Here were some visitors from around the state who stopped by to say hello.

I also welcomed an out-of-towner from Austin, TX who’s been a friend of mine for many years.  In fact, he’s the one who sent his 1993 Legend L sedan over to Arizona when it needed to find a new home in 2015.

My friend Karna sent me some sweet promo materials including a leaflet that had an NSX postcard that looks just like the real thing.

My friend Eric sent me some awesome-smelling cologne called Chrome Legend.  I’ll be saving that bottle!

Andrew from Acura PR sent me two signed posters celebrating this year’s “IMSA” race series wins.  I’ll be giving one away to a lucky blog reader.  If you’re interested, let me know!

He also sent me the 11×17 display poster that was used at RADwood.

I like how they adjusted the original MSRP on there to nearly $60k in 2019 dollars.

I scored a few swag items from Ebay on the 1996 Isuzu Trooper because I was curious to see what kind of literature they put out back then, and how it compared to SLX stuff.  As it turns out, some Troopers were better-equipped than SLXs!  Example:  The “Limited” model had headlight wipers.

I had an idea for a Christmas photo with red & green when my roommate James was road-testing a 2020 Toyota 4Runner recently.  He had it nice and caked with mud for this early-morning glamour shot.

Twins!  I’m looking after my friend Jason’s 1992 Integra GS-R right now.  His car is 0718 and mine is 0343 so they’re separated by only 375 vehicles on the production line.  Jason will be picking up his car in a few weeks, but in the meantime it’s enjoying being reunited with a close sibling.

Aztec Green overload.

“Drive your Legend to work” day, as requested by my friend Alex recently.

Yesterday, the ILX celebrated 222,222 miles on the odometer.  I made sure I was driving 2,000 RPM at 22 miles per hour.  And, I was driving with 2 friends on the 202 “South Mountain” freeway which is a brand new 22-mile stretch of interstate, literally opened just minutes prior.  Amazing how the stars can align when you want them to!  (Or when you want them “two.”).

Apple Maps still doesn’t even show the freeway as existing yet.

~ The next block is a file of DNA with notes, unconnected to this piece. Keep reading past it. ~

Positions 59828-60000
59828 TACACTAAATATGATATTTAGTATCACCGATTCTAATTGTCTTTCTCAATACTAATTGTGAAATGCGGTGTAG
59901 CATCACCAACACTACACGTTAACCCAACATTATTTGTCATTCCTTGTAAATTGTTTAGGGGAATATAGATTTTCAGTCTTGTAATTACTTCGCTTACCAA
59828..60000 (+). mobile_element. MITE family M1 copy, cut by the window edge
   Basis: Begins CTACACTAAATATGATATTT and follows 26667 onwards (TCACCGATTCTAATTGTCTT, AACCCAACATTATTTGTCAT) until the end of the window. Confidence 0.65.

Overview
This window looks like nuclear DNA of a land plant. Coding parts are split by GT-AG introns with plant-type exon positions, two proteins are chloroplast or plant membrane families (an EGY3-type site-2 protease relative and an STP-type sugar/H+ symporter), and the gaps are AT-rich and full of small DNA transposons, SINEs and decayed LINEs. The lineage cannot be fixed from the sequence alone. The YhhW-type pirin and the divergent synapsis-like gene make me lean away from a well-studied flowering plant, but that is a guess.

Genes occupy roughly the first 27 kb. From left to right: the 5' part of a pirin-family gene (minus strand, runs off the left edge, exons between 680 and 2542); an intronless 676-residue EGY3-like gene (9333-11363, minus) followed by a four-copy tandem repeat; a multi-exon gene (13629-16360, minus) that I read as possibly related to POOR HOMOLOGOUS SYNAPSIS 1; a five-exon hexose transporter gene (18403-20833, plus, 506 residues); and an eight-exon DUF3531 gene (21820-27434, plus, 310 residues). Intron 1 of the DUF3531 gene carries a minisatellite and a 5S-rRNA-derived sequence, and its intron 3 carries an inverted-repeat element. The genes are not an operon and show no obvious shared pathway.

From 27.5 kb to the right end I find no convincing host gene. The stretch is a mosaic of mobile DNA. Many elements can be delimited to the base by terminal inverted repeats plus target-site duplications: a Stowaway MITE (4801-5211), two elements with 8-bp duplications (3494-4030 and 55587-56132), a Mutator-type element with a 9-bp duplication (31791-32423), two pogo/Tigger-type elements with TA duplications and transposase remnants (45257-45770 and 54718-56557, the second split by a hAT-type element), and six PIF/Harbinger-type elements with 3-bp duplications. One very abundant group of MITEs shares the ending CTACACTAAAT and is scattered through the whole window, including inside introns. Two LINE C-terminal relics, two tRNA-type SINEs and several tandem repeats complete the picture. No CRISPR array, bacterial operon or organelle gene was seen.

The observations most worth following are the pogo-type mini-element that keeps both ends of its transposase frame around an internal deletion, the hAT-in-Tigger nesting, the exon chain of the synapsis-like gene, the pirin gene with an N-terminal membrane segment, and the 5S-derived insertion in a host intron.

Before you go, I thought this was pretty cool and wanted to share.  My friend Owen in Washington spent a couple years of his life gutting and restoring an old Bluebird bus into a liveable RV.  Look at the level of detail in the finished product!

Two new episodes on my YouTube as well.

Have a great Christmas!

Driver’s Ed Extreme: Race Weekend in a Dodge Challenger & a Toyota Supra

Posted in PAPA, Racing, Vehicle Reviews on November 19, 2019 by tysonhugie

Odometer (Legend):  572,259

Twenty-two years ago today, on November 19, 1997, my student driving instructor Mr. Hiatt at Pine View High School issued me this Practice Permit.  Apparently I was 5’8″ and 130 lbs at the time.

How many miles have I driven since then?  It’s tough to quantify.  In my Legend coupe alone, I’ve logged 477,000 miles.  The ILX has traveled about 220,000.  And I’ve owned 27 other cars besides those two over my 22-year driving career.  Safe to say I might be a million-miler.  But even I still have things to learn.

“Everyone deserves to be a better driver,” is a saying I learned from my friends at Out Motorsports who spend their weekends in the relentless pursuit of speed and skill with their racecars.  My own professional driving experience is pretty limited, but I had the chance this past weekend to get behind the wheel of a couple very sweet performance cars to refine the entry-level skills I’m starting with.

Under new ownership this year, the Bondurant School of High Performance Driving has its home base at the Wild Horse Pass Motorsports Park in Chandler, Arizona.  Formal classes start around $1,900 and include a one-day program with these components:

  • Ground School
  • Throttle Steer
  • Slalom
  • Accident Avoidance Drill
  • Handling Drill – Oval
  • Skid Control Training
  • Autocross Session
  • Track Lead & Follow
  • Graduation

During a media event for the Phoenix Automotive Press Association (PAPA) last Friday, I got a taste of these offerings at a special event hosted by Bondurant’s Public Relations Agency.  And I must say, I came away impressed and grinning from the chance to put a high-horsepower Dodge Challenger Hellcat through its paces.

The learnings came directly from one of the industry’s best drivers:  Rob Knipe, who personally instructed actor Christian Bale for the recent film “Ford v. Ferrari.”  I’m pleased to report that my best autocross finish time at the end of the exercise was only about 1 second slower than the best time for our group.  But what did I learn?